TN govt notifies captive elephants rules

Chennai: Long subjected to various forms of abuse such as being paraded on streets for begging and beating and kicking by mahuts, captive elephants in Tamil Nadu are to get royal treatment with the government specifying stringent norms, including a `retirement` age of 60, for their upkeep.

The Tamil Nadu Captive Elephants (Management and Maintenance) Rules, 2011 notified recently by the state government seek to ensure proper care of elephants, accorded highest protection under Schedule I of the Wildlife (Protection) Act 1972. As per the rules, an exhaustive list of do`s and dont`s for the caretakers, parading of elephants around streets and other places for begging or any other mean purposes is prohibited so as putting them to work while in musth.

Beating, kicking, over-riding, over-driving, over-loading, torturing or treating any tusker will tantamount to cruelty while nylon ropes or chains and hobbles with spikes should not be used for tying them. As for retirement, 60 years will be the age. "Provided that healthy elephants above sixty years of age may be allowed to put to light work under proper health certificate from the veterinarian and with previous permission of Chief Wildlife Warden," the rules, notified in the gazette on Thursday, said.

The jumbos will follow the `five days work a week` chart and they shall be in rest completely during monsoon. An elephant in musth shall not be put to any work and they shall be fed as per the direction of the veterinary surgeon.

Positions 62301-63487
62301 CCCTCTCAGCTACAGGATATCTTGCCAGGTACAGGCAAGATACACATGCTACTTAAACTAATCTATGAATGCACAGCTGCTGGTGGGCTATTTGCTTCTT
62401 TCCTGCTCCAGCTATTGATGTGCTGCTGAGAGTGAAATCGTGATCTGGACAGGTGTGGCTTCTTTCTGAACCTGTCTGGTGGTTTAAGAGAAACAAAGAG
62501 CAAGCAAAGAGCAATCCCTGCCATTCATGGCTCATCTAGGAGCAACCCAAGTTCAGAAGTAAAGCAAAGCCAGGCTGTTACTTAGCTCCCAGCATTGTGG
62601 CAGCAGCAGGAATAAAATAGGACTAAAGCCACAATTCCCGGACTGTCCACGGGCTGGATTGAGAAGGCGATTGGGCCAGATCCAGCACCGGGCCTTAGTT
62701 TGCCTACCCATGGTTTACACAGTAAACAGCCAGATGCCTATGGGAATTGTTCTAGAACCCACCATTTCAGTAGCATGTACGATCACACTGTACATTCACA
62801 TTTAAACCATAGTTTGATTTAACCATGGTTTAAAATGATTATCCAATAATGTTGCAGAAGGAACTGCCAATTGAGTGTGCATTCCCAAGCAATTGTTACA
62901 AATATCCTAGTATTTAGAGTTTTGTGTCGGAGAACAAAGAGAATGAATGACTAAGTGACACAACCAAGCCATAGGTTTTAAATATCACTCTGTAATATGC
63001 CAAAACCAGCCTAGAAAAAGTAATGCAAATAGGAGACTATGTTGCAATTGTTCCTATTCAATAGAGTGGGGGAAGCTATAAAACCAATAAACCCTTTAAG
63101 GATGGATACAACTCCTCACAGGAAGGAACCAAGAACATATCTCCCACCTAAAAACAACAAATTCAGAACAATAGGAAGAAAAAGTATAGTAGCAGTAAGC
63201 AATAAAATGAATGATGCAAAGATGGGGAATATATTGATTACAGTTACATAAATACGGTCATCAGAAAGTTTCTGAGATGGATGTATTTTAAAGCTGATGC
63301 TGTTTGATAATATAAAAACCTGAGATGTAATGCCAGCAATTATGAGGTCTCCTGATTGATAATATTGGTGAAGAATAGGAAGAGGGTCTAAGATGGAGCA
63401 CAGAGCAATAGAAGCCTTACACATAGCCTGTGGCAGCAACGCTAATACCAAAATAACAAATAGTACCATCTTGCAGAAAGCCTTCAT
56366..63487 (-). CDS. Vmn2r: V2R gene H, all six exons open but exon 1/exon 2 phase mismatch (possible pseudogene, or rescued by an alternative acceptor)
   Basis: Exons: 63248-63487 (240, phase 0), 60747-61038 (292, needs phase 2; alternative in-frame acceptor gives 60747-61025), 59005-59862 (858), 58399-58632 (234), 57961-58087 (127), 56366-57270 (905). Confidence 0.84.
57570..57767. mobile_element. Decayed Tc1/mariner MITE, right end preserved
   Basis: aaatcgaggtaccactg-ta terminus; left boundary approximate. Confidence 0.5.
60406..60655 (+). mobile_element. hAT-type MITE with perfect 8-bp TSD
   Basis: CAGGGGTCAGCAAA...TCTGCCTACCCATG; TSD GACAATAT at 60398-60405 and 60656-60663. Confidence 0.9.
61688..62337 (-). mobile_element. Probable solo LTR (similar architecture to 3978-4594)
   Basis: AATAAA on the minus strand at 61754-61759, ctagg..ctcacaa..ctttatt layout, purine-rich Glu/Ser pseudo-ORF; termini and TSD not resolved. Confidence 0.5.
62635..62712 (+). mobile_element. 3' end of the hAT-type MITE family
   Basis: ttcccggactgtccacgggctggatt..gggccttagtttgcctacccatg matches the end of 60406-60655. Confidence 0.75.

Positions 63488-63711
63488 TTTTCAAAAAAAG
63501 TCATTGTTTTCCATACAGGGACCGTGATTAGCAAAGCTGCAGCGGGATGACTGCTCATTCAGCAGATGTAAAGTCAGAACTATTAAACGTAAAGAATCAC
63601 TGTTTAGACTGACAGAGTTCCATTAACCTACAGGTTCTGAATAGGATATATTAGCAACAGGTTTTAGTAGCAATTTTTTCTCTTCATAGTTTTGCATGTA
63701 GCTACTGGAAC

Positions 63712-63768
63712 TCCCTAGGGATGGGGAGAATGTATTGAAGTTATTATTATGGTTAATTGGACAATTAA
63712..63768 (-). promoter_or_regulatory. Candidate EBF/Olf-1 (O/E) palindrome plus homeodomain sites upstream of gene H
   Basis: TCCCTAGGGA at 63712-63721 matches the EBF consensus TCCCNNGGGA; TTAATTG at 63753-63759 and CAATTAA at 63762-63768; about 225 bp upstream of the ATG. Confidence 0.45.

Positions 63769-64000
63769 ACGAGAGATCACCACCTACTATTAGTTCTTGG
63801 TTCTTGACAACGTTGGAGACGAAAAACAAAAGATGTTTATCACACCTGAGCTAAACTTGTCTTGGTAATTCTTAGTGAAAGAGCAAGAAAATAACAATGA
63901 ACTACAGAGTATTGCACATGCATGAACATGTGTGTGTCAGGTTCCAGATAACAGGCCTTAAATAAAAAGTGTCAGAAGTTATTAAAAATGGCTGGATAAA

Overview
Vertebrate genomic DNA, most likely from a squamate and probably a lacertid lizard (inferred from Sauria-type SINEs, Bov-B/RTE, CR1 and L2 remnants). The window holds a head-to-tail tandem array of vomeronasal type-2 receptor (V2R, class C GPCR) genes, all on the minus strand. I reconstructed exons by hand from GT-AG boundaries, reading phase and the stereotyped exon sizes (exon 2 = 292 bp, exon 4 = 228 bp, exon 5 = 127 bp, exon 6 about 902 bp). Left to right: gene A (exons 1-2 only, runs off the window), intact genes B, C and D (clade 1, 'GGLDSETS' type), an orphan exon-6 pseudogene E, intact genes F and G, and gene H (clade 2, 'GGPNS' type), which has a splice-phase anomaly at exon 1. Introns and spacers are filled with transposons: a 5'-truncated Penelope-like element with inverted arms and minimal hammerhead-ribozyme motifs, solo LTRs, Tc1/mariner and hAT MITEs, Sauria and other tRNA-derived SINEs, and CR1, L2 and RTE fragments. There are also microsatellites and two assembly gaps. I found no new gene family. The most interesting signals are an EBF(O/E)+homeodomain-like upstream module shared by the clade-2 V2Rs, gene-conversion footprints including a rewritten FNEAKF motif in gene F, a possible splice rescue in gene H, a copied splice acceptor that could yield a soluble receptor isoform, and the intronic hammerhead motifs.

Focussing on the hygiene issues, the rules stipulate that the jumbos should be kept in the bathing pool for not less than three hours while bathing. Their mahout should scrub and clean the elephant body with coconut scrap "properly." And in case of the animal falling sick or injured or "unduly stressed" or pregnant, the mahout shall report the condition to the owner or temple authority who in turn shall consult a veterinarian for `expeditious` treatment.

The rules also warrant routine physical examination including parasitic checks regularly and administration of preventive medicines including vaccination against anthrax and annual health check ups. Now, one cannot donate diseased elephants to temples. Such offerings should be accepted only after obtaining prior permission of the Chief Wildlife Warden.

To ensure professional handling of the elephants, the rules require a minimum three years experience for mahouts and cavadies who will also have to undergo "compulsory" training at the Arignar Anna Zoological Park on city outskirts.

Above all, the owner should ensure that the mahout and cavady "are not alcoholic" and house the majestic animals in "clean and healthy environment. Elephants should not be kept on any hard surface for long periods. The tethering area should necessarily have earth and sand for "proper foot care." When the pachyderms are transported, they shall not be made to walk more than 30 km a day and for distances more than 50 km, they should be taken in a vehicle.